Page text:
By Faby Jacome
The Obama Administration’s Deferred Action for Childhood Arrivals (DACA) immigration policy is under threat again. Congressman Luis Gutierrez sounded the alarm last week after the Congressional Hispanic Caucus met with Department of Homeland Security Secretary John Kelly and were told DACA’s fate rested in Attorney General Jeff Sessions’ hands. Now, ten states are asking the Trump Administration to end the program offering two-year work permits and deportation relief to young undocumented immigrants that qualify by September 5 or they will sue. Sessions may or may not put resources towards saving the program in court and Trump, himself, sends many mixed messages as to what he will do on DACA.
With all of that being said, what does that mean for many of us who are under the DACA? The truth is we don’t know. Politicians are telling us prepare for the worst but we don’t know in what way. Grassroots immigrant groups put the DREAMer term to sleep long ago, but in the fight for DACA it’s making a comeback. Orange County Immigrant Youth United (OCIYU) renamed ourselves out of the “DREAM” narrative because it leaves out a lot of people that weren’t able to go to high school and fit into the “deserving” check box that politicians want to put us in.
This brings out the “good” versus “bad” immigrant game again that can sometimes pit us in an us-versus-them situation. We end up hurting each other rather than fighting together. OCIYU does have one thing clear: We will fight to keep the program alive but we will also continue to fight for the community members that are not covered under DACA. We will continue to fight for our community members with criminal convictions and will not throw our parents under the bus to make ourselves more deserving.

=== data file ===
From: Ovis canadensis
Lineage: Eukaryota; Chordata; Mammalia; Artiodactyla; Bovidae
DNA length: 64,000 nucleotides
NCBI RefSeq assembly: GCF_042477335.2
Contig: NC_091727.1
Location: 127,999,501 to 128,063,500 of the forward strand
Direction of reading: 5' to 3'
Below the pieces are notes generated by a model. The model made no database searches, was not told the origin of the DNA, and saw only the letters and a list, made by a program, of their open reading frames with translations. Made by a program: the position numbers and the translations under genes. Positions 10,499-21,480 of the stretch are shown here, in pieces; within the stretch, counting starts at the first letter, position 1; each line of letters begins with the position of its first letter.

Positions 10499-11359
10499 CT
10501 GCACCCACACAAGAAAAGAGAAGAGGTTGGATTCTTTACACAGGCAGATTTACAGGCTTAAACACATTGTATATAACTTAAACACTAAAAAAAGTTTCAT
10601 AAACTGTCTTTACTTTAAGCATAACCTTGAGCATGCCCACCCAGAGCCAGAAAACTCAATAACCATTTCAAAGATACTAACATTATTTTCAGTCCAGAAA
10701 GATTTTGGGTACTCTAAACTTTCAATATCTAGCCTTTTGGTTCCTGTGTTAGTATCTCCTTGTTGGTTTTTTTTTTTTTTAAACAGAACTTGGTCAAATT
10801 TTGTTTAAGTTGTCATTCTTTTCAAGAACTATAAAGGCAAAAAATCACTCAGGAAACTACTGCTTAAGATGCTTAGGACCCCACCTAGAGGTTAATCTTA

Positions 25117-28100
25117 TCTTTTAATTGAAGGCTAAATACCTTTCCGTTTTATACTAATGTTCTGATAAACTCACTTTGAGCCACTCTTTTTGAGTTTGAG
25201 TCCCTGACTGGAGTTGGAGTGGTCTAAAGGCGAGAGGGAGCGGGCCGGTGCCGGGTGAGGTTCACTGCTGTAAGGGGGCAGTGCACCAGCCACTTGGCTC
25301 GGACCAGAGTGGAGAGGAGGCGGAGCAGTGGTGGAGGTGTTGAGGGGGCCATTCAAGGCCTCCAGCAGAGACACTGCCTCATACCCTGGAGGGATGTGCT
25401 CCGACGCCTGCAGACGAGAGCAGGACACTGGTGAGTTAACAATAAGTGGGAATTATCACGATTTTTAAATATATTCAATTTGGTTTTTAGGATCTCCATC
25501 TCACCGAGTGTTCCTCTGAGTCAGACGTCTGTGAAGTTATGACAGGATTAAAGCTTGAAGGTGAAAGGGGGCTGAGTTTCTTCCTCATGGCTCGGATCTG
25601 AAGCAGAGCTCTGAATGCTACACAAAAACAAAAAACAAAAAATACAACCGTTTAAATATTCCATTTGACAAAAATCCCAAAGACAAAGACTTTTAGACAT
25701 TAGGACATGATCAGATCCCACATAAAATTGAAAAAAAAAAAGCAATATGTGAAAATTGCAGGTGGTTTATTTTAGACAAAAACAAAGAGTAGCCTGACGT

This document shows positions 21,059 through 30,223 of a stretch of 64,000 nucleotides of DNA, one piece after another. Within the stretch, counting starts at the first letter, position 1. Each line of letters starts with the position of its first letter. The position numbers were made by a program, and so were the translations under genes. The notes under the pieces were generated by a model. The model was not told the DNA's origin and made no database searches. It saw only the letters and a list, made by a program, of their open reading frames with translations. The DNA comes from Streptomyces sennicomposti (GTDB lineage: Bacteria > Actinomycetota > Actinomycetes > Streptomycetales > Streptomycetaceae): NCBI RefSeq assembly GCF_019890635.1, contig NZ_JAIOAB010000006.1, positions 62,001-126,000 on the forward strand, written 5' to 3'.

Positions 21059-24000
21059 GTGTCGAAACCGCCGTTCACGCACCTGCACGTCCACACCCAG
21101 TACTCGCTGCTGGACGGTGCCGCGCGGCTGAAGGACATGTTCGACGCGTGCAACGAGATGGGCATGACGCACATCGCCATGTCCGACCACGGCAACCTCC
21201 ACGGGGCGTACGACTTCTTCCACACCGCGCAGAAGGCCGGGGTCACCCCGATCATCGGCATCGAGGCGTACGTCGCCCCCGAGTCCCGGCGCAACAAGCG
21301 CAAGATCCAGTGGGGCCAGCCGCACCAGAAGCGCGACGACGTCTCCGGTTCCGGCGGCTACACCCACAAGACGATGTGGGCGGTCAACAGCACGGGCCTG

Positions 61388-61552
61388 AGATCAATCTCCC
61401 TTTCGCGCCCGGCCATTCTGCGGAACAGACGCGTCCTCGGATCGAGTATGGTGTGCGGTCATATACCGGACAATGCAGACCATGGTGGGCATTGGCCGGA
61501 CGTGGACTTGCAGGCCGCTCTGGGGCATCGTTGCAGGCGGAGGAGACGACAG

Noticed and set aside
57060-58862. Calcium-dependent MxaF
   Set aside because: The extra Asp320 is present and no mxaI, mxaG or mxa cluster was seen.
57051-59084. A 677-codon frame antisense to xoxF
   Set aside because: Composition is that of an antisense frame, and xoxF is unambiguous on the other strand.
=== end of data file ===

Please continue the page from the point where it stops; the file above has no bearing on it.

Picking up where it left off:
Unfortunately, DACA has always come with strings attached. Many DACA recipients became complacent and forgot about the rest of our undocumented community once they got deportation protections. It saddened me to see many online and in-person forums where recipients talk about who deserves DACA and who doesn’t; Who deserves a second chance when applying for the program after any type of conviction and who doesn’t. Community activists won DACA for the community. Organizers fought like hell for the program in 2011, many of whom knew that they wouldn’t be eligible for its protections.
Never forget that DACA didn’t come from the goodness of President Barack Obama’s heart. He was the Deporter-in-Chief, remember? We fought hard and won a small battle but fell asleep right after only to wake up again when our own interests were put at risk. Yes, let’s fight to keep DACA but let’s not get too comfortable if we save the program and leave our community behind again.
Let’s build something together to make sure the government doesn’t continue criminalizing all of us.